Technology on the Farm
By Tim Thornberry, Kentucky Farm Bureau News
While there are some methods of farming that have changed little over the years, such as in tobacco production, there is no doubt advanced technology is changing the way producers grow their crops even in those Kentucky tobacco fields.
Whether it’s through the use of modern equipment or plant genetics, farmers are more productive than ever and are gathering a toolbox full of new technology tools to help them in their efforts to be as successful as possible.
Kevin Jeffries, along with his brother-in- law Mike McCall and nephew David McCall, operate Grand Meadow Farms, a grain and cattle operation in Oldham County. He has found a great use for unmanned aerial devices better known as drones.
“We became interested in this type of technology about two years ago and now use them extensively,” Jeffries said. “For instance, in the spring, when we are planting, we use one to y over the elds to look for problems.”
He noted that the drones can detect an issue that might not have otherwise been noticed, something that can help prevent yield loss later in the year.
“In agriculture, the infrared spectrum available on certain cameras is very important because you can see the different color re ections off the crop and that will tell things like if there is a nitrogen problem or if phosphorus and potassium levels are not right,” said Jeffries.
Spotting those color shifts within the crop is just one example of what some of the drone technology brings to producers; something not visible with the naked eye. Jeffries pointed out that many problems visible through aerial detection may have gone un-noticed even by walking the field.
Another use of the drones, for Jeffries, has been to check for crop damage caused by wildlife.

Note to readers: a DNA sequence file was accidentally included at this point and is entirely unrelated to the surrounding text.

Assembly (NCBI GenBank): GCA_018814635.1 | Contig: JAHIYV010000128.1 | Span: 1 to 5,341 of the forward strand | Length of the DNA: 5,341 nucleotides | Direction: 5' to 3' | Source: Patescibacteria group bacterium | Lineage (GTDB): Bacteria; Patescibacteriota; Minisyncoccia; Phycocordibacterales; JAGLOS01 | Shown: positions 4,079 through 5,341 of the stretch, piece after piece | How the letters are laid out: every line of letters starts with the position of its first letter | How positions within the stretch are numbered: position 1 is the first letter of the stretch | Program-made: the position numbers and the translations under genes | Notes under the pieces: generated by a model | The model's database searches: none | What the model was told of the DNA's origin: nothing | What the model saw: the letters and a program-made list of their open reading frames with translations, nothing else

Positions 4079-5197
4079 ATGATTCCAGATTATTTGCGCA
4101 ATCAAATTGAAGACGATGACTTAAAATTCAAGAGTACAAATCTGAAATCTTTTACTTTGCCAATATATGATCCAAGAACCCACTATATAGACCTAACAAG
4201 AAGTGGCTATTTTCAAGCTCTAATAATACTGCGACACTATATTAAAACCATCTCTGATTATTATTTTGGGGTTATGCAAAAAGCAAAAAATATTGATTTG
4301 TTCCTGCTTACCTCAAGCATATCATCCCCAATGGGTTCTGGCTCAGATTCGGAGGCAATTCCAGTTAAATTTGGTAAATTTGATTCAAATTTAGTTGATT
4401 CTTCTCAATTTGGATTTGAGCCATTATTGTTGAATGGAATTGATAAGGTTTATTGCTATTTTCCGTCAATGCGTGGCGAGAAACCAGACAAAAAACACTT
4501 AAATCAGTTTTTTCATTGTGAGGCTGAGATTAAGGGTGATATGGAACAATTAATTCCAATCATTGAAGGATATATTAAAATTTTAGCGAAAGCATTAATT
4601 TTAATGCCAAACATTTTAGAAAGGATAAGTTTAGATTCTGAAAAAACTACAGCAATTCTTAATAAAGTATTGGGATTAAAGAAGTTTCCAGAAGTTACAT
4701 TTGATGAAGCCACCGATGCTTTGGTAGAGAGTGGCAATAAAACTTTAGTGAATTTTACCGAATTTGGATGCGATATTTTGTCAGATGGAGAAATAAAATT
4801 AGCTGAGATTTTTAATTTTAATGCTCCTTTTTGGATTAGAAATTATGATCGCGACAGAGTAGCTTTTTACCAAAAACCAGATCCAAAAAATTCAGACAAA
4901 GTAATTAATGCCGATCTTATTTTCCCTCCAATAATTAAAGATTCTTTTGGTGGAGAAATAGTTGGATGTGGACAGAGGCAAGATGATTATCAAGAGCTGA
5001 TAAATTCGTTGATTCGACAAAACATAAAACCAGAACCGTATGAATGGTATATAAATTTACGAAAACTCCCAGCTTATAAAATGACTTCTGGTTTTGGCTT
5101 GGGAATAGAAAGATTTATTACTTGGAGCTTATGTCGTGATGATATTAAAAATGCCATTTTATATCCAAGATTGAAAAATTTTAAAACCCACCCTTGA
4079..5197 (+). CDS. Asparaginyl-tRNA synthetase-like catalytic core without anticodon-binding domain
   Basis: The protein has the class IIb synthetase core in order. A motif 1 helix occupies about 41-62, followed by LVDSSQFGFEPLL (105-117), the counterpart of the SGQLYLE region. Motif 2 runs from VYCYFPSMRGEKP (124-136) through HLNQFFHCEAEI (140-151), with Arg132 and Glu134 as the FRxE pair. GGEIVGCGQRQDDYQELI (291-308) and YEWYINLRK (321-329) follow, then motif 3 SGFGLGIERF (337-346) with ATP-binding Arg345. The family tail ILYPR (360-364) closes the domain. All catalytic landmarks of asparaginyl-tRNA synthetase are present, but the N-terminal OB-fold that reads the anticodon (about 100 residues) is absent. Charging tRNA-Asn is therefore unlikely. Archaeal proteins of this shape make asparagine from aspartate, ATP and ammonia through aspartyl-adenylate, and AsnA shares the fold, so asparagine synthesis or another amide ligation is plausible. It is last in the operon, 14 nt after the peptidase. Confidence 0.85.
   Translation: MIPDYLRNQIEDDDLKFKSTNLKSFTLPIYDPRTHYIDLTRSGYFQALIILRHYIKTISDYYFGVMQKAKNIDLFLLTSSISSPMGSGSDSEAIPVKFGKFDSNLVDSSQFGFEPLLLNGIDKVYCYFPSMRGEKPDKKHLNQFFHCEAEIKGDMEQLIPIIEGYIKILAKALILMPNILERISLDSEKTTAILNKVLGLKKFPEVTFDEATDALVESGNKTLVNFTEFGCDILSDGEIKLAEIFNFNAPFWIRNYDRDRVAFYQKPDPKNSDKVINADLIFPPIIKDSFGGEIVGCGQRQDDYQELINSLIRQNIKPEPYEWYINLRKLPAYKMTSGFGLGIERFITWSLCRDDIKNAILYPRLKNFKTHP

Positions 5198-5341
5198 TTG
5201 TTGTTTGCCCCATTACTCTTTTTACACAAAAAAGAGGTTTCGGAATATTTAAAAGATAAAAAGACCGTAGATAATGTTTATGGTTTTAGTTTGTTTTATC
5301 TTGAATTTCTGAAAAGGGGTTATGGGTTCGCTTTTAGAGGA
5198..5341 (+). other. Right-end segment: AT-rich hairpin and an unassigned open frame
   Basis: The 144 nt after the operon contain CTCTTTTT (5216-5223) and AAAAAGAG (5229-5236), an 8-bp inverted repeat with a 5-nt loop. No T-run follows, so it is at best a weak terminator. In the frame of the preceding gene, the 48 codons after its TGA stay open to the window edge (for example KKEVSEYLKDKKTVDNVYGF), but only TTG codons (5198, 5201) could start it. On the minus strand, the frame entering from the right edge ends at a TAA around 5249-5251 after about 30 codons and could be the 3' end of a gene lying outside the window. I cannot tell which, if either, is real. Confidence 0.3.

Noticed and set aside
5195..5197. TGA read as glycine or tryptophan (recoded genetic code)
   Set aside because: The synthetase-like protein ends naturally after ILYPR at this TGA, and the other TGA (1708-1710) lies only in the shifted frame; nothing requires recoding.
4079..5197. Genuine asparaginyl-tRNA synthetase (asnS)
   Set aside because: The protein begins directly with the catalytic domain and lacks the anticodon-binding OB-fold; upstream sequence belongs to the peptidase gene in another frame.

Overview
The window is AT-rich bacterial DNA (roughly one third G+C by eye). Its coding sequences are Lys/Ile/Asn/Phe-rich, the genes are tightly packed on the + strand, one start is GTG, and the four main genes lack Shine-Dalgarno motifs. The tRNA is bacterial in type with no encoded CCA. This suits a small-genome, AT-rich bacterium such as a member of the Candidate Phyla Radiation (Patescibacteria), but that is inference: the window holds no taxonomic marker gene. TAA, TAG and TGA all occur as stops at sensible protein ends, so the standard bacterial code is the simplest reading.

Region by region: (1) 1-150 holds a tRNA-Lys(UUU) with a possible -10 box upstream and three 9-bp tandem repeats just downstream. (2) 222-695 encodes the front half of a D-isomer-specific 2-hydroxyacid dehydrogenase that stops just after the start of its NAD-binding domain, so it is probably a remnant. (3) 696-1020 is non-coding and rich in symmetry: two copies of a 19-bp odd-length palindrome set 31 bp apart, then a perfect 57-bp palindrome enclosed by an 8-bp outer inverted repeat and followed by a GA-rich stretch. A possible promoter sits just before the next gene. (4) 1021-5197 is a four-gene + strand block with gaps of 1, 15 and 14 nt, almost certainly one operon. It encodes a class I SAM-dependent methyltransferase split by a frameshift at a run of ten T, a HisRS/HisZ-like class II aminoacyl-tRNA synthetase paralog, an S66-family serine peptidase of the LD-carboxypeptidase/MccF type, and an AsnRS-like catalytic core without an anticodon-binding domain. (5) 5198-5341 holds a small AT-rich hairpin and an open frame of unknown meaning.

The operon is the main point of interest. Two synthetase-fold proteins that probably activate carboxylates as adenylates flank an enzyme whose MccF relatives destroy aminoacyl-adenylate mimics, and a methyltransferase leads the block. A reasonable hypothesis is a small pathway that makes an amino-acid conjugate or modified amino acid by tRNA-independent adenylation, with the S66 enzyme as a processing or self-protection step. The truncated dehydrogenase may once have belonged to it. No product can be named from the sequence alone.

“We discovered some areas that needed replanting this season because we found deer damage in some of our soybeans,” he said. While some of the drones available on the market can be costly, Jeffries said their use can make an operation more cost effective in nding issues before they cost the producer money.
Drones, while getting much of the marketing attention, aren’t the only forms of high-tech devices being used by farmers. According to information provided by the American Farm Bureau Federation (AFBF), “precision agriculture technologies” are used by about 60 percent of U.S. farmers and ranchers.
“GPS and auto-steer guidance systems are two types of precision agriculture used to increase crop yields, lower costs and reduce chemical use, which bene ts the environment,” noted AFBF. “The two types of technology work together, helping farmers identify precisely where to plant seeds (and how many) and if needed, apply variable rates of pesticides and fertilizer.”
And it appears the surface is just being scratched as new technology emerges constantly.
Drone use, for example, is growing and new models can do more and more. Last year, federal approval from the FAA came for a particular drone model capable of carrying payloads such as fertilizer. Crop spraying by way of aerial systems has been used in other countries such as Japan but this action marked the rst for the U.S. Proponents have long contended that this type of fertilizer or pesticide application is more cost effective and precise from a logistics standpoint.
Jeffries, who currently serves as vice- president of Oldham County Farm Bureau, said aerial applications of fertilizers or pesticides from drones would greatly bene t farms which are located near more urban areas. He has spoken to many groups about the use of this technology including participation in a panel discussion at the 2014 Farm Bureau Annual Meeting.
Jeffries acknowledged that while multiple producers have invested in this type of technology, many have been waiting to see what further action or regulations would be taken by the Federal Aviation Administration (FFA) regarding drone use.
The FAA has set forth its rst announcement of regulations that pertain to drones. The agency announced, “a streamlined and user-friendly web-based aircraft registration process for owners of small unmanned aircraft weighing more than 0.55 pounds (250 grams) and less than 55 pounds (approx. 25 kilograms) including payloads such as on-board cameras.”
“You have to be safe with these and avoid other aircraft and areas that prohibit their use but for use on the farm, this and other types of advanced technology could prove to be a milestone in agriculture production,” Jeffries said. “We are always trying to become more efficient and this technology will allow us to be just that.”
Kentucky Food and Farm Files is a program of the Kentucky Agriculture and Environment in the Classroom and its supporting members. This article may be reproduced for educational purposes only. www.teachkyag.org.